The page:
• Ldubs said:

      I don’t know. There’s always another hour to give and another conversation to have but the line has to be SOMEWHERE.

      So maybe he’s extra stressed. Its HIS job to manage it the best he can, his job to talk about it if he needs to talk about it, his job to seek therapy if he needs therapy and, at the very very least, his job to go to the LW and say “I’m having a rough time right now and I need (X) from you. Is that ok?” Where X is “understanding that I might not be as present as usual” or “help finding a therapist” or “a temporary break from sexytimes” and then, armed with all the info, LW can make her decision about whether that’s worth the price of admission. But LW is NOT responsible for pulling that info out of him. He knows that his behavior is hurting her, if that’s not enough to fess up, then I don’t know what is.

      LW asked for what she needed and her BF either can’t or won’t provide. At this point, only a year in, I don’t know that the “why” is important, especially if the BF isn’t interested in talking about it.

      *For the record, I would guess that the “why” is “we’re past the early, heady, dating stage where we’re trying to be the best versions of ourselves and now that we’re settling into a more comfy LTR thing I’m showing my true relationship colors, which are those of a dude who doesn’t act really invested”. But I could be wrong.

      • W.T. said:

        Right? LW said they sat BF down and said they had been feeling neglected and needed BF to initiate for a while. BF “agreed that he’s been shitty.” If there was really something else going on, other than BF and LW just not being compatible as a couple, that was a perfect opportunity for him to say, “yeah, I know I’ve been kind of shitty, I’ve just been so distracted/depressed/whatever because of [X], but I’ll try and do what I can to make you feel wanted.” Every time he awkwardly tries to make plans like LW asked, that’s another opportunity to say, “Hey, I know you asked for this from me, but I’m really struggling with [y] right now so making plans is kind of difficult for me.”

        Sure, LW can try and have one more conversation with him, or five more or ten more or whatever. There wouldn’t be anything wrong with that. But at this point, he’s had plenty of opportunities to speak up about why he might not be so into the… well, being an attentive BF thing at the moment. LW’s not really obligated to give him one MORE opportunity or mommy him into Using His Words when he has stuff going on. He’s had plenty of chances, and using his words is his own responsibility, you know?

      • Vicki said:

        Right. And even if you have some idea of what’s going on (this is more for the general case than for LW specifically) it makes a difference if the other person says “I’m needy right now” and clarifies what they need, rather than expecting you to know that because zie is having problem A, they want you to do B and not ask for C right now.

    • JenniferP said:

      I assume “Hey, what’s up with you” came up in the initial talk, right?

      If my partner withdrew suddenly, that would be part of the talk. “You haven’t been around much lately, what’s going on?”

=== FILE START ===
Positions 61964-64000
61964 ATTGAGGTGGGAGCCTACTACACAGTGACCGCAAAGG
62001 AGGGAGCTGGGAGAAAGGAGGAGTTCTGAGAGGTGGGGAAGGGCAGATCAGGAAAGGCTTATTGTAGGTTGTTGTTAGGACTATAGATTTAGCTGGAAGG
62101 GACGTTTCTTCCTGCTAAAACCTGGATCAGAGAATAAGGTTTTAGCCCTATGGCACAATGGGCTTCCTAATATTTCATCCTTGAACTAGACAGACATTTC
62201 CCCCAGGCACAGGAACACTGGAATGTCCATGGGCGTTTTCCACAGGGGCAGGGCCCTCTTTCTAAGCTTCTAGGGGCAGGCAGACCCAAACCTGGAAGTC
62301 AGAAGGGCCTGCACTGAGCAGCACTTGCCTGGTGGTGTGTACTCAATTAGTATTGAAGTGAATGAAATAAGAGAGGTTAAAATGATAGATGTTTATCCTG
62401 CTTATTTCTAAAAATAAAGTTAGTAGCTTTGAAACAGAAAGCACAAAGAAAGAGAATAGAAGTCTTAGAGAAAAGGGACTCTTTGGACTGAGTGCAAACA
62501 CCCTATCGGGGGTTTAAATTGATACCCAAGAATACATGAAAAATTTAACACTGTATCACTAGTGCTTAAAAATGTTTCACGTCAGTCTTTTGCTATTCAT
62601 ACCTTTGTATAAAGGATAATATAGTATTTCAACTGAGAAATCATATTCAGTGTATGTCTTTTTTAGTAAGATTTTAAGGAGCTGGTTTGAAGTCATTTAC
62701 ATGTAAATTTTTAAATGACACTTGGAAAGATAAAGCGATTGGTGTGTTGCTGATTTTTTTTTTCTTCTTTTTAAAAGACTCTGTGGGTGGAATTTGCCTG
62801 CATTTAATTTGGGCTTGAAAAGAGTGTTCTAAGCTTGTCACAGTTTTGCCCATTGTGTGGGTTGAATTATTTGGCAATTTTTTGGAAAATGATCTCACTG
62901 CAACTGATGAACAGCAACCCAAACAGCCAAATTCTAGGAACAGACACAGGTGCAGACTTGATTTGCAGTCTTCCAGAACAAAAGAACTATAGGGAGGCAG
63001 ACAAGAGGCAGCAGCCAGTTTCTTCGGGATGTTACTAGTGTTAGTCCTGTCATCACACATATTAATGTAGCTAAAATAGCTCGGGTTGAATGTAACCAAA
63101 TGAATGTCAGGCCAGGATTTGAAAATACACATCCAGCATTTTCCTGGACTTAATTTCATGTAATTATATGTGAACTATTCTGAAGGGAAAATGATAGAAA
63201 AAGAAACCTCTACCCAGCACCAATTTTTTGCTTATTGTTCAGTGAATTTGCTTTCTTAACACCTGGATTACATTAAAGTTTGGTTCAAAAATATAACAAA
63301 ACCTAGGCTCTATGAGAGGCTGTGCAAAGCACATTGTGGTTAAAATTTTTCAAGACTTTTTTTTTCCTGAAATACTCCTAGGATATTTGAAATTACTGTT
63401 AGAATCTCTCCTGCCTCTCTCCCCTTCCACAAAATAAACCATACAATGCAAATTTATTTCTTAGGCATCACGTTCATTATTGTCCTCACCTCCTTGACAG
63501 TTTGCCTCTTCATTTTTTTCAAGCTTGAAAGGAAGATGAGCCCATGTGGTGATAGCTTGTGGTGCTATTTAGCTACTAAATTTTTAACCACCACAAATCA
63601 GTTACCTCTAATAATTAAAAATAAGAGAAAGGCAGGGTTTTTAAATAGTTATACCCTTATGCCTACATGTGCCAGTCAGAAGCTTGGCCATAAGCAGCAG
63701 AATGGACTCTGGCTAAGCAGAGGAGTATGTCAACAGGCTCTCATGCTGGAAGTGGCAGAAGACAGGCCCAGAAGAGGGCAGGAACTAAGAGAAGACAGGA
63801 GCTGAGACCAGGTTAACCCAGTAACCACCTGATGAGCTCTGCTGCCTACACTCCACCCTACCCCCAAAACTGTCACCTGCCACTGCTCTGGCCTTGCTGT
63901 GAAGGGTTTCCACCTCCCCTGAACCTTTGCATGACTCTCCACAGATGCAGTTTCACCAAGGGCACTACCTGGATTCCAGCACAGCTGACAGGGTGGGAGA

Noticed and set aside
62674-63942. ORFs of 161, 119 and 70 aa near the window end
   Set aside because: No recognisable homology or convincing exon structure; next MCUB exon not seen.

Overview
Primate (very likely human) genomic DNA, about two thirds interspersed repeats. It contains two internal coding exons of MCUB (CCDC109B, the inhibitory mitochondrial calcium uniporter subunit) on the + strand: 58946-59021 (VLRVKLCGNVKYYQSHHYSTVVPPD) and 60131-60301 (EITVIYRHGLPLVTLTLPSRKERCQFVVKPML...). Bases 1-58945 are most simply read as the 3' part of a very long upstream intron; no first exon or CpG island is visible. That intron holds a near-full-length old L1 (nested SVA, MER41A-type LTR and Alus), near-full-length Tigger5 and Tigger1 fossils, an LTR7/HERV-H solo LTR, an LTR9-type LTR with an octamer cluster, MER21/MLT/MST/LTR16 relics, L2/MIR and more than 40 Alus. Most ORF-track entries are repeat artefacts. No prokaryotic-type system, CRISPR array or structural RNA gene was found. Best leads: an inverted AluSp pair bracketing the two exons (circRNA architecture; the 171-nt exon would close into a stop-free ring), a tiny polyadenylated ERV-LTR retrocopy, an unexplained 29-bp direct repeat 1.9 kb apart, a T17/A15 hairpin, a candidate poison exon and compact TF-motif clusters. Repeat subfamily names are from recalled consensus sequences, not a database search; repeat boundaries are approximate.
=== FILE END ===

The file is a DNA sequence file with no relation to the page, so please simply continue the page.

Since they have talked about things, he has had chances to say “Hey, there’s some stuff you don’t know that’s going on with me,” and chosen not to take those chances. That’s what I mean about Relationship Academy. Is it her job to tease out his emotional state or his job to share what’s really going on with a partner?

      This isn’t a directive to flee at the first sign of difficulty, but if you bring up a (pretty darn solvable) problem and don’t get either a solution, an attempt at a solution, or even an explanation, how many more talks do you have before it’s just done?

      • Awkward Niece said:

        Oh God, so much yes! I am seriously nodding so hard right now I am about to sprain my neck.

        • Yan said:

          This letter and the comments about endless discussion are giving me deja vu. I WISH I had paid attention instead of being a good little worker bee to my Queen of a relationship.

  5. Leah Jaclyn said:

    Look, there is every chance that both of these men could turn out in the future to be good people who have healthy and fulfilling relationships, but there is no way for you to doormat them into that, there is no way for you to love them into it or to ultimatum them into it. You can’t make these men into anything. What you can do is make yourself happy,and neither of you sound like you are happy now, so maybe do something about that?

    • Lauren said:

      Can we embroider this on a pillow?

  6. catyshark said:

    Me too. Eight years of wasted precious, beautiful life and the only reason I can live without regret for those lost eight years is that it taught me how precious and beautiful my life is now I am free from parenting a man seven years older than myself, who lied and and cheated and lay on the couch with his hand over his eyes mired in his depression while I worked – effing hard – to hold us together, pay our bills, pay his child support, clean up his messes. Sweet Jeebus, what was I thinking!

    I knew – at month three – that this was Not Good For Me…and yet I persevered against all odds. I had Ani DiFranco’s Joyful Girl words running through my head whenever I felt like I was drowning in the misery that was my life with this man: “do you prefer the easy way? well ok then, don’t cry.” What I didn’t realise that freedom isn’t “the easy way”, freedom just doesn’t suck the life from my soul and the bounce from my step and the light in my eyes. And crying is fine, but own your life and acknowledge that pain, difficulty, misery and lack of enthusiasm isn’t normal and needs attention.